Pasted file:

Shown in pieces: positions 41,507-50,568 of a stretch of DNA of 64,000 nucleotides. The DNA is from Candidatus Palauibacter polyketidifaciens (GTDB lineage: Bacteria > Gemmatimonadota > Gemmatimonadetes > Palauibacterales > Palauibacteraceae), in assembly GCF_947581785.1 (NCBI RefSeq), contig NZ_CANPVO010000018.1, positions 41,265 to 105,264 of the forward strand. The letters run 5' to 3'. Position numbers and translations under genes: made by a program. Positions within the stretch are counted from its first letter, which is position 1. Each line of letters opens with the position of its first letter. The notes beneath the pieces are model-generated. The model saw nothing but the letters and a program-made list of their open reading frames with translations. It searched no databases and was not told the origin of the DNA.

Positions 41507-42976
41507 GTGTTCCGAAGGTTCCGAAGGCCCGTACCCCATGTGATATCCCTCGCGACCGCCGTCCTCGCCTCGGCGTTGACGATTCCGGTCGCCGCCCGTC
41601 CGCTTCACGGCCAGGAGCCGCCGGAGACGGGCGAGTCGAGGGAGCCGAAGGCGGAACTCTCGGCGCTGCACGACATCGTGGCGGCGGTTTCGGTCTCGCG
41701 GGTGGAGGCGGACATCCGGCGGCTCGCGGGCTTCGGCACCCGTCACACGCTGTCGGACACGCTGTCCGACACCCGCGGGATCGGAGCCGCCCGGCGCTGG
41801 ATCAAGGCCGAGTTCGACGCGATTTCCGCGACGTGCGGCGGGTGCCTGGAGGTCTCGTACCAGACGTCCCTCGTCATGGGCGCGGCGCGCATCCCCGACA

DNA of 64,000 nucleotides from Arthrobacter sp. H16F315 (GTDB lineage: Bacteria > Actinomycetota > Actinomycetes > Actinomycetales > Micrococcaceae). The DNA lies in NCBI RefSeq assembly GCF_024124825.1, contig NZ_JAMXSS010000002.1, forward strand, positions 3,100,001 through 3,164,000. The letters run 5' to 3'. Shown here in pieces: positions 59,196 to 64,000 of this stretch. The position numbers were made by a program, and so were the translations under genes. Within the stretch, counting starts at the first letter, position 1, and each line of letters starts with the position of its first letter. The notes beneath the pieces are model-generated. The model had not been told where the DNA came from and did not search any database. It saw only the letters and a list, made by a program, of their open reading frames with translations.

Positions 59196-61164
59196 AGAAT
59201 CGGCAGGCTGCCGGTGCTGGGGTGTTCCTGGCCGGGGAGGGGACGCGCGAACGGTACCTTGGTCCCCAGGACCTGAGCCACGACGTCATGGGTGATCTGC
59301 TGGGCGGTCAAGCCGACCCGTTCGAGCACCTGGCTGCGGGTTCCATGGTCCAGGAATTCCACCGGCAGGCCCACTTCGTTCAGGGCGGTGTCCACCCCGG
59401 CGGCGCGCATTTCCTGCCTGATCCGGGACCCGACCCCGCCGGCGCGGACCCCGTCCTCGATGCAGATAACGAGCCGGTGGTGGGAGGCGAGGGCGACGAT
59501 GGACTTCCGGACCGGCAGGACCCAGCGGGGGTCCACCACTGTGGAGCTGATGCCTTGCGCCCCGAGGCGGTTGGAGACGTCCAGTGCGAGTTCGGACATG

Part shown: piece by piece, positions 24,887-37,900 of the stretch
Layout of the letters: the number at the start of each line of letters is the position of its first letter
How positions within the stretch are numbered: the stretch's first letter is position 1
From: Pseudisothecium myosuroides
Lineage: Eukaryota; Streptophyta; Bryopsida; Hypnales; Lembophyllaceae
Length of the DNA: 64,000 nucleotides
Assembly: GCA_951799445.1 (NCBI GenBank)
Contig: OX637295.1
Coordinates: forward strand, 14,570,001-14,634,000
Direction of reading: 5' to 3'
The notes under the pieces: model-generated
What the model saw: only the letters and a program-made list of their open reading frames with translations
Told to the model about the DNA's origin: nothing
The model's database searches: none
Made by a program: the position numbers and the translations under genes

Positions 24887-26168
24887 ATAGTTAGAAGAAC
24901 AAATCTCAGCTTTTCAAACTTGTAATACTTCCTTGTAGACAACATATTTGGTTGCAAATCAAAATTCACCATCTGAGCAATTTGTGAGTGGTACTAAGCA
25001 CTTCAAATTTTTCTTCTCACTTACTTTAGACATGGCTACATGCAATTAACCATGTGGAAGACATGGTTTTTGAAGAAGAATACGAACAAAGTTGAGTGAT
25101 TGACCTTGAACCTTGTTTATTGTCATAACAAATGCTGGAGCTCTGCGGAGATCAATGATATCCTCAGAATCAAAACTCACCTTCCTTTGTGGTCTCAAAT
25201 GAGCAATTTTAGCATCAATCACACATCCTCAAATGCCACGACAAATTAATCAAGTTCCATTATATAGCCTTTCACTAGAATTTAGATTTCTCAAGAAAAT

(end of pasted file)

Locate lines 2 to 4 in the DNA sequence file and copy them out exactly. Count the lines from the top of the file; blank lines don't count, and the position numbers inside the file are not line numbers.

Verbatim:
Positions 41507-42976
41507 GTGTTCCGAAGGTTCCGAAGGCCCGTACCCCATGTGATATCCCTCGCGACCGCCGTCCTCGCCTCGGCGTTGACGATTCCGGTCGCCGCCCGTC
41601 CGCTTCACGGCCAGGAGCCGCCGGAGACGGGCGAGTCGAGGGAGCCGAAGGCGGAACTCTCGGCGCTGCACGACATCGTGGCGGCGGTTTCGGTCTCGCG